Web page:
b. Ashtanga Yoga: founded by Pattabhi Jois (Pa-tah-bee-Joy), a young, strong boy with a vigorous and athletic practice. This style of yoga is rooted in strong vinyasa (linking poses to breath), and is the basis of many “flow” and “power” styles of yoga today. Ashtanga classes tend to be fast-paced, vigorous, athletic and specific, moving you through 6 series of poses of increasing difficulty. There is less modification and often vigorous “hands-on” adjustments. These classes are often aught “Mysore style”, which means that students practice at their own pace while a teacher circulates in the room. Not generally a great place to start for beginners with medical conditions. To try this in RI, check out the Yoga School of South County, the Motion Center, or Ashtanga Yoga RI.
c. Viniyoga: Founded by T.K.V Desikachar, this style of yoga is a gentle style based more on breath than precise form. It is considered a therapeutic style, and offers many modifications. A great place to start for beginners or those with medical conditions. To experience this in RI, check out Breathing Time or Santosha to start,.
Kundalini Yoga: A derivative of tantric philosophy, kundalini focuses on removing energy blockages along the spine so that energy can move from the base of the spine, up through each chakra, and into the brain. Along with more familiar poses, you can expect repetitive motions, mantra (sound) repetition, and dynamic/challenging breathing techniques. To experience kundalini yoga in RI, check out Tenth Gate, All That Matters, Santosha or Shri.
Power Yoga: a westernized version of Ashtanga Yoga (see above). The class will vary from studio to studio, though you can expect a hot room and a physically challenging, flowing class where you move in and out of poses with the breath.
Prana Flow Yoga: This style was founded by Shiva Rea in 2005. The style reflects Shiva’s background in dance, Indian martial arts, and Tantric philosophy. You can expect a playful, flowing, physically challenging practice that explores creativity and constant motion. In RI, you can find these classes at Body Kneads, Eyes of the World, Laughing Elephant, All That Matters, Shri, Essence, Freedom, Island Heron, Bristol Yoga Studio and others.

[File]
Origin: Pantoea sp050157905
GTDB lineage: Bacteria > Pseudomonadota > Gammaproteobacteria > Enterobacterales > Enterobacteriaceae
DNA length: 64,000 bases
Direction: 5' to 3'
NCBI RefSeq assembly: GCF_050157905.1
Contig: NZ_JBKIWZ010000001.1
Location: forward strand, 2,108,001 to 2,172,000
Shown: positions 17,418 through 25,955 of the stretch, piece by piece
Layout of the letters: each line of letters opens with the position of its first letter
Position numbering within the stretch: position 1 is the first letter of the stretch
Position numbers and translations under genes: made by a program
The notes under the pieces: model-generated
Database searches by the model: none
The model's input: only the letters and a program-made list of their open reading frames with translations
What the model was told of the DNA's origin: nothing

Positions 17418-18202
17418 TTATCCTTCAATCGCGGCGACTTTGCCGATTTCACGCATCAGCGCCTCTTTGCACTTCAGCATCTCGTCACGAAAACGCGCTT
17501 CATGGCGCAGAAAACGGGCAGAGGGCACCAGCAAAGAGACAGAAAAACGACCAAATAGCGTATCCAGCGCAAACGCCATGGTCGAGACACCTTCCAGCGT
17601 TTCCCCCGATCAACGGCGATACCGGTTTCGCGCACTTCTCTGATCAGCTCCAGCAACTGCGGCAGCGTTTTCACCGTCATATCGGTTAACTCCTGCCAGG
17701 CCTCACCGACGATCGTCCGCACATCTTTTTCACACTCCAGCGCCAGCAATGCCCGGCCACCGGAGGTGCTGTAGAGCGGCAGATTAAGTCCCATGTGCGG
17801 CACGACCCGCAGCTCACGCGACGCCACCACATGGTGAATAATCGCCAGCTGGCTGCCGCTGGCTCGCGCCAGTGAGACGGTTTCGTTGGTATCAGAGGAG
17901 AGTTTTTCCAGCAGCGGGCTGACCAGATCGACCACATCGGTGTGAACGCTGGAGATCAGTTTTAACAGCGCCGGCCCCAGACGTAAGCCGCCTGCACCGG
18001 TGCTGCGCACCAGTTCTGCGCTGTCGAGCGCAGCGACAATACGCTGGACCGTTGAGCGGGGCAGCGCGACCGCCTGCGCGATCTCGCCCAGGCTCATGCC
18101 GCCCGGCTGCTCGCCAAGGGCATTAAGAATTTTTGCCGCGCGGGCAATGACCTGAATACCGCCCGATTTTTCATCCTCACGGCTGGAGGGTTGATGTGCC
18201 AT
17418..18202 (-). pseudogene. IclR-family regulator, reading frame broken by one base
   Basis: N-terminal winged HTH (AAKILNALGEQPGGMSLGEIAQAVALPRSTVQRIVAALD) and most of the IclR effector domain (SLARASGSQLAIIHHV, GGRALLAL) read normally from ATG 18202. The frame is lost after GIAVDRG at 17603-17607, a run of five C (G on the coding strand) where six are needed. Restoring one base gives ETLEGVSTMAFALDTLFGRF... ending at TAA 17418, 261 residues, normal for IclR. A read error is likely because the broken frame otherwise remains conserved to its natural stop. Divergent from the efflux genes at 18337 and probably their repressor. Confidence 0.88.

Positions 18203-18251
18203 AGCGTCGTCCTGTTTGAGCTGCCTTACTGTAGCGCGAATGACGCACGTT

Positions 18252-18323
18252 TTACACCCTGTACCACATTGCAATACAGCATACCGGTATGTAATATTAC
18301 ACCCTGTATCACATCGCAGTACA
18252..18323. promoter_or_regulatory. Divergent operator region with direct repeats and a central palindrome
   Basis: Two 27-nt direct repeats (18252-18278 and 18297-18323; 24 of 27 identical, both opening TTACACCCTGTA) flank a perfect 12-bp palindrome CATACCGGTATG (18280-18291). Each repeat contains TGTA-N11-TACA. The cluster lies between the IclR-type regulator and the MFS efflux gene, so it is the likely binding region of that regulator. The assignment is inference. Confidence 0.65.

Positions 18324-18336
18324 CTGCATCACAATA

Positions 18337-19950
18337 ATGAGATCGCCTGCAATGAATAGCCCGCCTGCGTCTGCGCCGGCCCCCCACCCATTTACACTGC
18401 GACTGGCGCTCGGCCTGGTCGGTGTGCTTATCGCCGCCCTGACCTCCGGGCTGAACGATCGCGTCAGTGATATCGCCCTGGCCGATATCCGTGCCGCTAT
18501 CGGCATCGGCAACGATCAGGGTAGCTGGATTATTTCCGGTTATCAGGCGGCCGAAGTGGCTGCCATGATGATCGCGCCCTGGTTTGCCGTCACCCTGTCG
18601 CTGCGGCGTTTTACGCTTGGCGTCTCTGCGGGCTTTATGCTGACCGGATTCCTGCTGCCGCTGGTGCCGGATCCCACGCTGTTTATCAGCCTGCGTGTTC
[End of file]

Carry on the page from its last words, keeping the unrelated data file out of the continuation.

Restorative Yoga: This is a form of yoga that involves passive poses (no muscular action) held for 5-20 minutes. Your body is propped on pillows, blankets, bolsters, towles, etc, and the idea is to promote maximum relaxation and muscular release. This can be thought of as supervised naptime for adults. Excellent for beginners, those with injuries/medical conditions, and everyone in between. Most RI studios offer at least one restorative class.
Sivananda Yoga: involves chanting, meditation and 12 basic yoga poases
Svaroopa Yoga: This style, developed by Rama Berch, emphasizes a systematic release of the small muscles surrounding the spine, starting at the tailbone. It emphasizes finding the pose from within, rather than imposing a form on the body. You can expect a lot of floor poses and a lot of props/blankets with a focus on removing tension. Excellent and accessible style for beginners. In RI, look for these classes at Blissful Moment, Time for You and Heartsong.
Yoga Nidra: This is referred to as “yogic sleep,” and is a state of consciousness somewhere between being asleep and awake—it is like a sense of sleep while maintaining a deep awareness on some levels. The idea is that through a series of guided relaxation exercises, you can mimic the brain waves of deep sleep while still being awake. You can expect to lie in a comfortable position and listen to a guided relaxation exercise. This is used with some success to help war veterans manage symptoms of PTSD (post-traumatic stress disorder). Many studios offer either Nidra classes or a short yoga nidra at the end of class. Try Shri, Essence, Santosha, Breathing Time, All That Matters, Blissful Moment, Body Kneads, Exhale and Laughing Elephant.
Bhakti yoga: a devotional practice
Jnana yoga: the yoga of knowledge in order to obtain wisdom
Karma Yoga: selfless action
Kriya Yoga: techniques of energy purification, often focused on the breath
Mantra: repetition of sounds
Mudra: a yoga position for your hands
Tantra: a life philosophy that focuses on expansion, spiritual freedom and dualism vs non-dualism
Yantra: visualizations of images